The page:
2013 NFL Draft Order: Teams in Best Position to Gamble in First Round
Don’t let anyone tell you predicting the NFL draft is easy. The amount of variables involved in the selection process can drive even the best scouts and general managers to the brink of insanity.
The draft is a practice in calculated risk-taking. Finding the perfect players to fit the right system is essential, but everyone evaluates talent differently. Player X may be perfect in Seattle, but that doesn’t mean he’ll be equally productive in, say, Tampa Bay. In short, one size most certainly does not fit all.
What it all boils down to is finding the best value in a given draft position and that skill set to add the players who present a team with the right fit. "Value" is a relative term. General managers know what kind of value they are getting with every pick.
Still, there are teams that simply must address positions of need early in the draft. They are mainly franchises with glaring holes to fill at positions of great importance. For the others, selecting a quality talent regardless of position based on the "best player available" method is often the best choice.
We’ll take a look at the teams that can afford to gamble on the best players on their draft boards, as opposed to organizations who are willing to reach to address priorities. It’s sometimes a gamble to use a high draft pick on a player who doesn’t fill an immediate need, but some of the best teams in the league know how important it is to take advantage of value.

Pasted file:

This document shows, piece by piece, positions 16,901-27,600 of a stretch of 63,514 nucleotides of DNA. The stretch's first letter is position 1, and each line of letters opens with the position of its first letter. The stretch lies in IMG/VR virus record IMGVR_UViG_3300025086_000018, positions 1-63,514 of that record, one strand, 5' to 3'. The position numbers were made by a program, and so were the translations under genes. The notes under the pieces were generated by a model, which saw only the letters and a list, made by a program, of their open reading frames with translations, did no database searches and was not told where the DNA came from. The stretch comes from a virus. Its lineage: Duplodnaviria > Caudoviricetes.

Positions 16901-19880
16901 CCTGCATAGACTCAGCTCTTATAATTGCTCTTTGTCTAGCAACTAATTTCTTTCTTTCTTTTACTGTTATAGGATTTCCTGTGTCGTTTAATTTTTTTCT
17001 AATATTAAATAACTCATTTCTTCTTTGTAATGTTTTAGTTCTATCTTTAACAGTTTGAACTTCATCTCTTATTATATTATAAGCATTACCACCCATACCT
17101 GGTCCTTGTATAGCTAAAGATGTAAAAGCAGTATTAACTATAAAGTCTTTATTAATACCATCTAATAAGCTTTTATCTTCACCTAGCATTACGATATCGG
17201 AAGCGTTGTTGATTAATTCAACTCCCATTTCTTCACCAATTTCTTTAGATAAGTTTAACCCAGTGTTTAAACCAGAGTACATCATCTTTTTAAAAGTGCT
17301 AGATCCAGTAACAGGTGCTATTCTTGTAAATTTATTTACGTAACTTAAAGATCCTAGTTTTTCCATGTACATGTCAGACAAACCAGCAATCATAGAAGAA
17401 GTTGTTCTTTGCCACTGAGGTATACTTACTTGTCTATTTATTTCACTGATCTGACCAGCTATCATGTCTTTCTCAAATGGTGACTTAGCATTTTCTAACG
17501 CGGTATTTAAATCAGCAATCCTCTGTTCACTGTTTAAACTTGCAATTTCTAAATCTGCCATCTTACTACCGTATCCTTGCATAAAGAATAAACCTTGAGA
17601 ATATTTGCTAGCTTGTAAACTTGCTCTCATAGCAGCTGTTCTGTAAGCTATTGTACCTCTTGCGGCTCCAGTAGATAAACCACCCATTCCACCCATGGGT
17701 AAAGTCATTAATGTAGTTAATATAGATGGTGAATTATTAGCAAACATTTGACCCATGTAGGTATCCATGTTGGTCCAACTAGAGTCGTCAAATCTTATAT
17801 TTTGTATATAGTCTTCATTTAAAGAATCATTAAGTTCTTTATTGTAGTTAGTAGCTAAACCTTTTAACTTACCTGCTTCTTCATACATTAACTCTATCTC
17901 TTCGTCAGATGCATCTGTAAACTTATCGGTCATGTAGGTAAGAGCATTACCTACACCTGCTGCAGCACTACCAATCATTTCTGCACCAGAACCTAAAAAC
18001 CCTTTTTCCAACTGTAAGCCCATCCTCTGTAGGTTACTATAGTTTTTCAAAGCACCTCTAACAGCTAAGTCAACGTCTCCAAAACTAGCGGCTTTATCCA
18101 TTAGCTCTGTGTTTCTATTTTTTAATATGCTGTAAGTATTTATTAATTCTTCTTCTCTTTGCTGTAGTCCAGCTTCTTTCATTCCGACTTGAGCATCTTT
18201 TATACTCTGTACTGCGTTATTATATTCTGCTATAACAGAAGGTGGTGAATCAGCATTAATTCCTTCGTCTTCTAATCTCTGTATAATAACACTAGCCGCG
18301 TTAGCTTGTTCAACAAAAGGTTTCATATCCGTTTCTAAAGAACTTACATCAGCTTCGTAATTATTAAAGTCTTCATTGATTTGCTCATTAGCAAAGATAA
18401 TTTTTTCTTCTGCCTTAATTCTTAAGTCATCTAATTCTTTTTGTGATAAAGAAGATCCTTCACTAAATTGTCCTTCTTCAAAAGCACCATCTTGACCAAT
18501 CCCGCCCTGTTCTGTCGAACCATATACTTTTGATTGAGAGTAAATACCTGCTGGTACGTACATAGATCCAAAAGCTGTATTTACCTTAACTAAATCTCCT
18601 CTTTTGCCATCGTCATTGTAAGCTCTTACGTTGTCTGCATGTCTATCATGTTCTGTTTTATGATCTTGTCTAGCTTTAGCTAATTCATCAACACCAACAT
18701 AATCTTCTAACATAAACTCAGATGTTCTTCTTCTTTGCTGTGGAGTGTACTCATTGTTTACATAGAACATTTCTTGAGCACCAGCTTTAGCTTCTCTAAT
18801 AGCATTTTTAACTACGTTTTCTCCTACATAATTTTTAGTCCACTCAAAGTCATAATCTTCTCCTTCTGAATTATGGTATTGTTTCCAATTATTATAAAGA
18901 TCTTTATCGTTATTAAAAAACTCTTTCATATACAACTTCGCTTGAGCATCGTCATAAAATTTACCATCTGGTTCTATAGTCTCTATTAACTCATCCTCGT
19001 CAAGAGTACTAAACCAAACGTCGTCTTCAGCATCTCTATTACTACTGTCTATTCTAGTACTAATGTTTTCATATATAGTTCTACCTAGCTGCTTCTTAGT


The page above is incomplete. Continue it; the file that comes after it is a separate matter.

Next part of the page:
|1. Kansas City||9. NYJ||17. Pittsburgh||25. Seattle|
|2. Jacksonville||10. Tennessee||18. Dallas||26. Green Bay|
|3. Oakland||11. San Diego||19. NYG||27. Houston|
|4. Philadelphia||12. Miami||20. Chicago||28. Denver|
|5. Detroit||13. Tampa Bay||21. Cincinnati||29. New England|
|6. Cleveland||14. Carolina||22. St. Louis||30. Atlanta|
|7. Arizona||15. New Orleans||23. Minnesota||31. San Francisco|
|8. Buffalo||16. St. Louis||24. Indianapolis||32. Baltimore|
The Bengals don’t have a ton of holes to fill on either side of the ball. They finished the 2012 regular season with a 10-6 record and boasted the No. 12 scoring offense and No. 6 total defense in the NFL.
The tandem of quarterback Andy Dalton and wide receiver A.J. Green combined to produce some of the best numbers in the league in 2012. Defensive tackle Geno Atkins and defensive end Michael Johnson combined for 24 sacks, leading a pass rush that ranked third in the NFL.
Johnson will be a free agent this offseason, but the Bengals will likely look to tie him up with a new contract. Safety and inside linebacker are the only two positions Cincinnati may be forced to address early in the draft, as Rey Maualuga’s future with the team is in question and the Bengals didn’t have a quality strong safety to play next to Reggie Nelson.
With so few glaring positional needs, the Bengals can afford to take a risk on whichever player sits atop their draft board when they select at No. 21. Any number of top-tier players could still be available when they draft, including some exceptional pass-rushers, speedy receivers and a handful of underrated defensive backs.